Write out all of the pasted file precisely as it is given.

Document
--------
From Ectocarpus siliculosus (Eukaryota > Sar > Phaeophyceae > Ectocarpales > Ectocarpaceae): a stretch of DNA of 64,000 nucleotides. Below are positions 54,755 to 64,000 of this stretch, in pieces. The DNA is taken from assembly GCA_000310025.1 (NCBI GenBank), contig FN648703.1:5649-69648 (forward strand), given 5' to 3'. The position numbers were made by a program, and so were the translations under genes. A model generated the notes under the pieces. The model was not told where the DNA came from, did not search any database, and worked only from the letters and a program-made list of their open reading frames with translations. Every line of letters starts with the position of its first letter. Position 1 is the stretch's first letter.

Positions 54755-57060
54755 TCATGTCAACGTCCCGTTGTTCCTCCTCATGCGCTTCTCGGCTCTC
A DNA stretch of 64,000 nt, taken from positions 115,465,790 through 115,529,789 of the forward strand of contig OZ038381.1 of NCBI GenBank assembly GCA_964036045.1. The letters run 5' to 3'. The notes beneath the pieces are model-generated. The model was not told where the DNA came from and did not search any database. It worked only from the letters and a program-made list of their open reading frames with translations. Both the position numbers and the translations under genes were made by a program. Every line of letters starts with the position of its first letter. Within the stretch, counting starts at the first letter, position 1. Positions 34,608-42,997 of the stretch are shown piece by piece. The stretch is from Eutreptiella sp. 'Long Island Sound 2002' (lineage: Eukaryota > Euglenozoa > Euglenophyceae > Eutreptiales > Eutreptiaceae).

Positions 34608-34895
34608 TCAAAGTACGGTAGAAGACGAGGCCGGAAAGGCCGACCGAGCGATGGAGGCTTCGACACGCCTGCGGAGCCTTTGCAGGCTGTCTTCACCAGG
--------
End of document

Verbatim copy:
From Ectocarpus siliculosus (Eukaryota > Sar > Phaeophyceae > Ectocarpales > Ectocarpaceae): a stretch of DNA of 64,000 nucleotides. Below are positions 54,755 to 64,000 of this stretch, in pieces. The DNA is taken from assembly GCA_000310025.1 (NCBI GenBank), contig FN648703.1:5649-69648 (forward strand), given 5' to 3'. The position numbers were made by a program, and so were the translations under genes. A model generated the notes under the pieces. The model was not told where the DNA came from, did not search any database, and worked only from the letters and a program-made list of their open reading frames with translations. Every line of letters starts with the position of its first letter. Position 1 is the stretch's first letter.

Positions 54755-57060
54755 TCATGTCAACGTCCCGTTGTTCCTCCTCATGCGCTTCTCGGCTCTC
A DNA stretch of 64,000 nt, taken from positions 115,465,790 through 115,529,789 of the forward strand of contig OZ038381.1 of NCBI GenBank assembly GCA_964036045.1. The letters run 5' to 3'. The notes beneath the pieces are model-generated. The model was not told where the DNA came from and did not search any database. It worked only from the letters and a program-made list of their open reading frames with translations. Both the position numbers and the translations under genes were made by a program. Every line of letters starts with the position of its first letter. Within the stretch, counting starts at the first letter, position 1. Positions 34,608-42,997 of the stretch are shown piece by piece. The stretch is from Eutreptiella sp. 'Long Island Sound 2002' (lineage: Eukaryota > Euglenozoa > Euglenophyceae > Eutreptiales > Eutreptiaceae).

Positions 34608-34895
34608 TCAAAGTACGGTAGAAGACGAGGCCGGAAAGGCCGACCGAGCGATGGAGGCTTCGACACGCCTGCGGAGCCTTTGCAGGCTGTCTTCACCAGG